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Being a Teenage Mother Doesn’t Mean You Can’t Be Great

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Being a Teenage Mother Doesn’t Mean You Can’t Be Great

As the day draws to a close on this side of the ocean, advice rx and the dust begins to settle, look the chilling reality emerges that Donald Trump, reality TV star, really is President of the United States. Call it complacency or wishful thinking, but I know I was not alone in thinking – even assuming- that Hillary Clinton, Secretary of State (amongst other roles), was a shoo in.

Clinton was never going to have an ‘easy ride’. She doesn’t have the natural charm of Obama, she has a very impressive, but unsensational, political background, she has no real sob story to speak of. (Granted, these things shouldn’t matter, we’re deciding on a president, not an X-factor finalist, but in the circus that American politics has become in the last year, they do.) Despite this, she managed to progress towards a (largely) sure fire victory.

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And it was exciting. Whether or not you liked her, as a politician or otherwise, there was something quite significant and thrilling that finally, a woman was in (and set to win) the race. Had she lost to a run-of-the-mill, well regarded Republican with a similar CV but different political values, fine. Fair game. But the fact that Clinton was beaten to the post by a man who has uttered the phrase: “I think that putting a wife to work is a very dangerous thing,”- is the saddest part of this show.

There are a number of troubling realities about Donald that have been front and centre of the presidential race – his racism, his contempt of minorities, his disregard for the environment, his links to white supremacists- but none of these have riled up the world more than his blatant, unapologetic misogyny. At best, he’s like a weird old guy who says he’d ‘date his daughter’. At worst, he’s allegedly committed sexual assault.

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The fact that 2016 was the year that this man won the race to the white house spits in the face of the effort and diligence of Clinton to get as far as she did, only to be beaten. The fact that the ‘other option’ to the ‘over-qualified’ female candidate was a man who bought the Ms. Universe pageant so he could make the bikinis smaller is more than laughable, it’s pathetic. The universal sigh that could almost be heard this morning said it all: women can get as far as they possibly can, work their asses off, build an extensive career, and get within tipping distance of the glass ceiling, only to have a man who has spent his campaign reducing women to objects.

But the worst part of this? Americans are absolutely fine with that. Well, most of them. They knew about the ‘pussy grabbing’, about the objectifying, the fat-shaming, the accusations of sexual assault and they voted for him anyway. They are even happy to be known as ‘deplorables’, as if it’s a badge of honour.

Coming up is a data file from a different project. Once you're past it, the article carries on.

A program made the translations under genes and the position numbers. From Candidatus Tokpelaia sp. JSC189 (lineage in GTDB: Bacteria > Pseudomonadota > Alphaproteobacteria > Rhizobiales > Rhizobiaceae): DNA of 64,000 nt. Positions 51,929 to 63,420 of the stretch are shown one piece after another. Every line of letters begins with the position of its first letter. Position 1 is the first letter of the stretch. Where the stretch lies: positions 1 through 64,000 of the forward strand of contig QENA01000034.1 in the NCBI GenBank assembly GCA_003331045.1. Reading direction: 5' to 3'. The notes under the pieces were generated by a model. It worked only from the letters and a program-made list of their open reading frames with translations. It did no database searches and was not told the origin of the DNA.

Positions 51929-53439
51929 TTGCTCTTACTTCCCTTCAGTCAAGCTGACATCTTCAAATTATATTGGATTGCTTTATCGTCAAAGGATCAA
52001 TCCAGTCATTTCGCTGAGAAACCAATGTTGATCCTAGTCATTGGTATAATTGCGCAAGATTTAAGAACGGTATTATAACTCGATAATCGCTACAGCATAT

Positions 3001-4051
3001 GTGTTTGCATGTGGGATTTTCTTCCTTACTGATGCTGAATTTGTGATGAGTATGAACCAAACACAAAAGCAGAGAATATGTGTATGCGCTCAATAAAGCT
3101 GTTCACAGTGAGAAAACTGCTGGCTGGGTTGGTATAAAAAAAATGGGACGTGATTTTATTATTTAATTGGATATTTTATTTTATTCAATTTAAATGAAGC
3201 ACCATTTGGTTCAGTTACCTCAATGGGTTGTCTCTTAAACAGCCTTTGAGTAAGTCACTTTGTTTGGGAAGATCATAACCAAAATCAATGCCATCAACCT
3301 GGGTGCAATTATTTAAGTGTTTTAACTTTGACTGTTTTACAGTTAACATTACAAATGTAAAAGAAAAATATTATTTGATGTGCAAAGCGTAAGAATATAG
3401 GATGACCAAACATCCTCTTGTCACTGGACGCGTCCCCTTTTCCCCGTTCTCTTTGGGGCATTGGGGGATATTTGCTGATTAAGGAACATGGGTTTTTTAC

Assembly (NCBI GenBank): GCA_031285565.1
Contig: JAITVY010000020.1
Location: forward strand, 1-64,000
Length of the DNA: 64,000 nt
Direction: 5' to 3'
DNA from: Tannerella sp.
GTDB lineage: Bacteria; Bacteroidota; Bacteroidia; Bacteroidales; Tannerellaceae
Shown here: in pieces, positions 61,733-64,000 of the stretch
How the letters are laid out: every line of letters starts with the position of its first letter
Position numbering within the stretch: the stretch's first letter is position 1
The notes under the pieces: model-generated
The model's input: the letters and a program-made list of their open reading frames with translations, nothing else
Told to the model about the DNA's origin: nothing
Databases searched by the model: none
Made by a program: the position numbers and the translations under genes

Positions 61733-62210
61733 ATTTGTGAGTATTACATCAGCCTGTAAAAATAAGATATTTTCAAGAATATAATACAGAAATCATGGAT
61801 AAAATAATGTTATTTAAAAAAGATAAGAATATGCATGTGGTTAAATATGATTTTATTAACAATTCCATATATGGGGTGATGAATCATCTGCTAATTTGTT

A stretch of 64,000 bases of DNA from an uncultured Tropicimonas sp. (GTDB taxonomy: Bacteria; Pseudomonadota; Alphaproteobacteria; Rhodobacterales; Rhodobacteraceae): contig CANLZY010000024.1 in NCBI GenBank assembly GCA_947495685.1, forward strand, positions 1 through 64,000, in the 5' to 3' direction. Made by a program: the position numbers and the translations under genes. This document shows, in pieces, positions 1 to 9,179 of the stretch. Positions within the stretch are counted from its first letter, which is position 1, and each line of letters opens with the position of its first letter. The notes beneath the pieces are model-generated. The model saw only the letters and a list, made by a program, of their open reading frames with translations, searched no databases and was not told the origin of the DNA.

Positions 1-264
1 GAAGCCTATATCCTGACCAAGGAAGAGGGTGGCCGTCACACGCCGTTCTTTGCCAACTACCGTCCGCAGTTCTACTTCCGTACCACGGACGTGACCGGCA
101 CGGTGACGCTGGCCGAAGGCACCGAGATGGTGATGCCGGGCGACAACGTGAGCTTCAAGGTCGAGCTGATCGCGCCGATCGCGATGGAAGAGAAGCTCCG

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The biggest shame in this election is not that Hillary lost, it’s not even that Trump won: it’s that the winner, and his supporters (many of whom are female) validated beyond measure not just the actions and utterances of sexism, but the excuses made to support them.

This election should have been a victory for women and girls everywhere, whether or not Hillary had been victorious. Instead, the ideals and attitudes of one candidate clouded and trumped any shred of hope for an end to inequality and misogyny.

Unless American society undergoes a seismic shift in attitude, the implicit message to girls remains:

Try. Try really hard. Do all the work. Make all the sacrifices. Never complain. Never show emotion. Be the perfect candidate. Get to the top… almost. But don’t get any ideas above your station, and make sure you wear makeup and a nice dress. And, oh, have the dinner ready in the evening, won’t you?

 

Written by Alice Leahy
As the day draws to a close on this side of the ocean, information pills and the dust begins to settle, the chilling reality emerges that Donald Trump, reality TV star, really is President of the United States. Call it complacency or wishful thinking, but I know I was not alone in thinking – even assuming- that Hillary Clinton, Secretary of State (amongst other roles), was a shoo in.

Clinton was never going to have an ‘easy ride’. She doesn’t have the natural charm of Obama, she has a very impressive, but unsensational, political background, she has no real sob story to speak of. (Granted, these things shouldn’t matter, we’re deciding on a president, not an X-factor finalist, but in the circus that American politics has become in the last year, they do.) Despite this, she managed to progress towards a (largely) sure fire victory.

screen-shot-2016-11-09-at-16-25-36

And it was exciting. Whether or not you liked her, as a politician or otherwise, there was something quite significant and thrilling that finally, a woman was in (and set to win) the race. Had she lost to a run-of-the-mill, well regarded Republican with a similar CV but different political values, fine. Fair game. But the fact that Clinton was beaten to the post by a man who has uttered the phrase: “I think that putting a wife to work is a very dangerous thing,”- is the saddest part of this show.

There are a number of troubling realities about Donald that have been front and centre of the presidential race – his racism, his contempt of minorities, his disregard for the environment, his links to white supremacists- but none of these have riled up the world more than his blatant, unapologetic misogyny. At best, he’s like a weird old guy who says he’d ‘date his daughter’. At worst, he’s allegedly committed sexual assault.

4125

The fact that 2016 was the year that this man won the race to the white house spits in the face of the effort and diligence of Clinton to get as far as she did, only to be beaten. The fact that the ‘other option’ to the ‘over-qualified’ female candidate was a man who bought the Ms. Universe pageant so he could make the bikinis smaller is more than laughable, it’s pathetic.The universal sigh that could almost be heard this morning said it all: women can get as far as they possibly can, work their asses off, build an extensive career, and get within tipping distance of the glass ceiling, only to have a older (white) man who has spent his campaign reducing women to objects win with the overwhelming support of other older white men.